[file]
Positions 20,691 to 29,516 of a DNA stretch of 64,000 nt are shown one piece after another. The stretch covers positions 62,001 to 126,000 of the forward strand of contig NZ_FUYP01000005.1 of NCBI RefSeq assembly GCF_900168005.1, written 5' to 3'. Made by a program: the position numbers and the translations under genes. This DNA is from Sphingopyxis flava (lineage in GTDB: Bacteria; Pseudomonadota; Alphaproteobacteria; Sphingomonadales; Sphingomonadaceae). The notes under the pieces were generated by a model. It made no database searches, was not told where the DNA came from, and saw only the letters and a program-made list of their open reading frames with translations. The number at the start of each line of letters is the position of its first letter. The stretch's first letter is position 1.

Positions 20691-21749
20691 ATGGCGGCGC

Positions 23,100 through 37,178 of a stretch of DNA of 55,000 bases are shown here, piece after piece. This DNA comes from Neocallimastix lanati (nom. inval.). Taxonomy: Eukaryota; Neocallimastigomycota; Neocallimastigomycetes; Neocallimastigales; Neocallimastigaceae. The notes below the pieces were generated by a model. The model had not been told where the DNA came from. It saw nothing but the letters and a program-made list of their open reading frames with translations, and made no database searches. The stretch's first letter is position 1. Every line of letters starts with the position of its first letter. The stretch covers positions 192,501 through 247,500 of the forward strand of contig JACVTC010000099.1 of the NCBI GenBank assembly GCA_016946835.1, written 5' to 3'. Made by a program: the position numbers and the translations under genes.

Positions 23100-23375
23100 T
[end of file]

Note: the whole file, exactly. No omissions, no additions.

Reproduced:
Positions 20,691 to 29,516 of a DNA stretch of 64,000 nt are shown one piece after another. The stretch covers positions 62,001 to 126,000 of the forward strand of contig NZ_FUYP01000005.1 of NCBI RefSeq assembly GCF_900168005.1, written 5' to 3'. Made by a program: the position numbers and the translations under genes. This DNA is from Sphingopyxis flava (lineage in GTDB: Bacteria; Pseudomonadota; Alphaproteobacteria; Sphingomonadales; Sphingomonadaceae). The notes under the pieces were generated by a model. It made no database searches, was not told where the DNA came from, and saw only the letters and a program-made list of their open reading frames with translations. The number at the start of each line of letters is the position of its first letter. The stretch's first letter is position 1.

Positions 20691-21749
20691 ATGGCGGCGC

Positions 23,100 through 37,178 of a stretch of DNA of 55,000 bases are shown here, piece after piece. This DNA comes from Neocallimastix lanati (nom. inval.). Taxonomy: Eukaryota; Neocallimastigomycota; Neocallimastigomycetes; Neocallimastigales; Neocallimastigaceae. The notes below the pieces were generated by a model. The model had not been told where the DNA came from. It saw nothing but the letters and a program-made list of their open reading frames with translations, and made no database searches. The stretch's first letter is position 1. Every line of letters starts with the position of its first letter. The stretch covers positions 192,501 through 247,500 of the forward strand of contig JACVTC010000099.1 of the NCBI GenBank assembly GCA_016946835.1, written 5' to 3'. Made by a program: the position numbers and the translations under genes.

Positions 23100-23375
23100 T